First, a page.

Timothy Mertons – April 2014

Timothy Mertons, Chairman of Sovereign Trust says investing in art can reap good returns but you need to watch out for the pitfalls if it is not planned properly. Sovereign is sponsoring the Cape Town Art Fair (28 Feb-02 March, The Pavilion, V&A Waterfront).

Art is now an increasingly popular asset class for investors at a time when bank interest rates are at record lows, financial markets are under pressure and many countries around the world struggle with sovereign debt.

Collecting art does not suit everyone but for those who have some knowledge of or an appreciation for art could do better than with many of the current alternative investments available, such as hedge funds, private equity funds or even some types of share portfolio.

The wonderful thing about art is that it is tangible and so has more in common with the likes of property investment than shares, other than the fact that of course art is portable. It does not provide any income or rental like a share or property investment would but it could be said that art does pay a dividend in the form of the enjoyment one receives from it, whether it is regarded as an investment or not.

The portability of art means that it can be moved between borders, which make it an attractive store of wealth for the wealthy, especially those living in less stable economies or countries around the world. In South Africa, of course, one would have to obtain Reserve Bank approval in order to transport art cross border but in countries where this is not an issue, there are obvious advantages.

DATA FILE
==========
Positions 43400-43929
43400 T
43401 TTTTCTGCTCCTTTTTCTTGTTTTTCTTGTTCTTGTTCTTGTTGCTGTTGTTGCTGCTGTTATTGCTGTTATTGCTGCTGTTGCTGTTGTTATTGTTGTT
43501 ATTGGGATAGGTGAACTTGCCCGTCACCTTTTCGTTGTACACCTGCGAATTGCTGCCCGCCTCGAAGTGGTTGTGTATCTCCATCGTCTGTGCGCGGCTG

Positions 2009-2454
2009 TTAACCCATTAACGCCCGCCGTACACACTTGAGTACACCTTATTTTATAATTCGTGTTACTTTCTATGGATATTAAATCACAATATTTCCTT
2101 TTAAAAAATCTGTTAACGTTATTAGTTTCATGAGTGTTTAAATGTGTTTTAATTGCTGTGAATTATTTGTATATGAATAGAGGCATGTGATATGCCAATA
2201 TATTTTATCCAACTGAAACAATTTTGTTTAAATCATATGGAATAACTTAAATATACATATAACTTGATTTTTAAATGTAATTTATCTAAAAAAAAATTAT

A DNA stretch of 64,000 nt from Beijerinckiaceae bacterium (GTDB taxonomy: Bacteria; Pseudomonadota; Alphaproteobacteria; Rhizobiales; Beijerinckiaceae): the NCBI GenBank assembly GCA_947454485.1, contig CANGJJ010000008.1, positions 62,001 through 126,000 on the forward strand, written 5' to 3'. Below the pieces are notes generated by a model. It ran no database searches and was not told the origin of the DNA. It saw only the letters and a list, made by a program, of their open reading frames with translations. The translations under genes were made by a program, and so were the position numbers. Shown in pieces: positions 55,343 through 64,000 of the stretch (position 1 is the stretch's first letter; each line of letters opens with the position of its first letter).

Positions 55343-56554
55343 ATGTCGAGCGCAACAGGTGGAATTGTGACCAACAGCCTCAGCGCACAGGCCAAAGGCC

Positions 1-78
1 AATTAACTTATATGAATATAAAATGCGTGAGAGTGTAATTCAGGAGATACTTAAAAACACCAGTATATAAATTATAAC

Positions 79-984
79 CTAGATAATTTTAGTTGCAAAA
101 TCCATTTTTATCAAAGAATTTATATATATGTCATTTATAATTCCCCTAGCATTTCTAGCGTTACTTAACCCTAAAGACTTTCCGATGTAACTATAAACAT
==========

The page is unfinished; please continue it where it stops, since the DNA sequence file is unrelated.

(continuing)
If one considers who the serious art collectors are, they are generally entrepreneurs or investors who make their money not from art itself but from the business they run. They then invest in art that is able to provide them with returns of income. In times of high economic growth when there is hunger for capital, these art collectors are more far more likely to concentrate on their own business ventures than alternative asset classes,, such as art. For this reason, investment in art does not appear to be correlated with equity markets but does suffer from economic cycles. If one looks at this historically, as the global economy accelerated in the 1990s and Russia, China and India entered the global economy; there was a massive injection of capital into infrastructure, manufacturing and creation of new business to soak up the low cost demands from the rest of the world. This meant that art prices and returns were generally low.

This all changed after the boom years from 2002 to 2008, when there was a sudden injection of new money into the art world. Suddenly, there were Asian millionaires and Russian plutocrats on the scene who were looking for investment opportunities as a result of the huge economic gains in the 1990s and the rise of middle class spending.

However, as global markets deleveraged between 2008 and 2010, the art market suffered again just as it had in the 1990s – and in line with increased demand for capital with the concomitant demands for increased liquidity.

In 2010, the art market again started to boom and returns in art rocketed because large amounts of capital had nowhere else to go, due mostly to concerns over major currencies such as the US Dollar and the Euro and a general suspicion of traditional investment markets.